There is more garbage in Delhi than land, says Delhi high court | delhi news | Hindustan Times
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There is more garbage in Delhi than land, says Delhi high court

The bench also asked them to inform the court about the sewage treatment plants in the city.

delhi Updated: Jun 23, 2017 23:24 IST
HT Correspondent
The bench also asked them to inform the court about the sewage treatment plants in the city.
The bench also asked them to inform the court about the sewage treatment plants in the city.

The Delhi High Court on Friday remarked that there is more garbage than land for people in the national capital citing photographs in newspapers, showing the accumulation of solid waste in various parts of the city.

A bench of Acting Chief Justice Gita Mittal and Justice C Hari Shankar said a will to work was needed to clean up the city and not funds as claimed by the three municipal corporations who have blamed the Delhi government for not implementing the 4th Finance Commission recommendations.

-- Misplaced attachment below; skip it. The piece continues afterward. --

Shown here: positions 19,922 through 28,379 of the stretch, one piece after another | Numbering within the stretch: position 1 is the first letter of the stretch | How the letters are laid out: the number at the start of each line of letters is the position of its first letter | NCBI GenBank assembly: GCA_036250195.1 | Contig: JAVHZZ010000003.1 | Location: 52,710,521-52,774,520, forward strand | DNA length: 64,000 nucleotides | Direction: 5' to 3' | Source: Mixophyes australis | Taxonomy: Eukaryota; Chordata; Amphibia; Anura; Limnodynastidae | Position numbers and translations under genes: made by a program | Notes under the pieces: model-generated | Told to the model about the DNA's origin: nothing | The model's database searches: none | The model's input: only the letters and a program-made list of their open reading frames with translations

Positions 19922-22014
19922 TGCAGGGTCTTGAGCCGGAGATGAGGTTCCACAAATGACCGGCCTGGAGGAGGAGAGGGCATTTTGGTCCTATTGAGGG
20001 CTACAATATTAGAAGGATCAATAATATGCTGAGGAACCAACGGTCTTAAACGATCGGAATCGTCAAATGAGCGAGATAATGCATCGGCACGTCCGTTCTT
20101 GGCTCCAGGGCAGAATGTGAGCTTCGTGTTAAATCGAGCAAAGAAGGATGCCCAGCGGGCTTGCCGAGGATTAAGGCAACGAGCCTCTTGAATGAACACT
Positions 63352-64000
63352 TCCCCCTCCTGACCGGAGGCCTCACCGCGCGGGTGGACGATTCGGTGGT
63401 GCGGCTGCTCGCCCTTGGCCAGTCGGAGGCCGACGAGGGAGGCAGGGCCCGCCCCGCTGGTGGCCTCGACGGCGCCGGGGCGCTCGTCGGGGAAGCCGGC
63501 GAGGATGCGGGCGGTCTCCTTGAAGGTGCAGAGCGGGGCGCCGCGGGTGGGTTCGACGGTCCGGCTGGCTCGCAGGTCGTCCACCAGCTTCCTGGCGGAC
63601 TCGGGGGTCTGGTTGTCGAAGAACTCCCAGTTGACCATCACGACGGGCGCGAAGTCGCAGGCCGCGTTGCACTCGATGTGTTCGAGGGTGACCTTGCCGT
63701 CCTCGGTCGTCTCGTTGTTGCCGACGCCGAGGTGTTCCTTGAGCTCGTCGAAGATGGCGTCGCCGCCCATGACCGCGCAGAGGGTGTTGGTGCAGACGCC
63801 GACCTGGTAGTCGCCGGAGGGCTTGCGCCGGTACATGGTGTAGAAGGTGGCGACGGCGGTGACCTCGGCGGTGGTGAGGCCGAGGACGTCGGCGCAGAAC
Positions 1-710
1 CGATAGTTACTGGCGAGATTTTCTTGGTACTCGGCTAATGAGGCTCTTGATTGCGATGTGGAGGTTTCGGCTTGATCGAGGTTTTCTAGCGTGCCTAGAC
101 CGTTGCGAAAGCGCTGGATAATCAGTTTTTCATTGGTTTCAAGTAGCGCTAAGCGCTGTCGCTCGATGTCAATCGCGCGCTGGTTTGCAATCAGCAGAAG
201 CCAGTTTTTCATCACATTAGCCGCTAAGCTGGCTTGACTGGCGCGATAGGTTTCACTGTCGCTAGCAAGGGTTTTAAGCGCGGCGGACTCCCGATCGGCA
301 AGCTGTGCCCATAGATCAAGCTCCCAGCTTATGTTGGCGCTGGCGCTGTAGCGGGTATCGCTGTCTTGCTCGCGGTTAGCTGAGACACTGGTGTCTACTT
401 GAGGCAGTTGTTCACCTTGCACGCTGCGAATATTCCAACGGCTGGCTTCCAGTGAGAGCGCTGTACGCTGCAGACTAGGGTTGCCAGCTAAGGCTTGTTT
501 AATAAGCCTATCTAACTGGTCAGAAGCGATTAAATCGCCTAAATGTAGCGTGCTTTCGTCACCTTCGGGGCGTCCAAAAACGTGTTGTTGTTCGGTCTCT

The bench told the three corporations, represented by Additional Solicitor General (ASG) Sanjay Jain, that if its orders regarding implementation of the 4th Finance Commission recommendations have not been followed by the Delhi government, then a contempt plea can be filed.

It directed the civic bodies to inform the court in tabulated format, five-yearly progression with regard to the demographic variations; variance/increase in staff strength as well as infrastructure development in the nature of availability and increase in procurements say of number of dhalaos, trucks, cleaning equipments, etc.

The bench also asked them to inform the court about the sewage treatment plants in the city.

The court also took up the issue of the deaths of a ragpicker, who was electrocuted at a garbage heap where a live wire had fallen, and that of a child who fell into a pit allegedly dug up by the Delhi Development Authority (DDA) four months ago.

Concerned over the two incidents, the bench sought a status report from the North Delhi Municipal Corporation (NDMC) with regard to the death of the ragpicker and a similar direction was issued to the DDA in connection with the nine-year-old boy’s death.

While seeking the status reports from the two agencies by June 27, the court said, “It was high time that we changed the way we work or should we wait for more people or children to die.”

It also told the authorities, “You cannot say the crisis was because of the rains. This is happening because you are not doing your job.”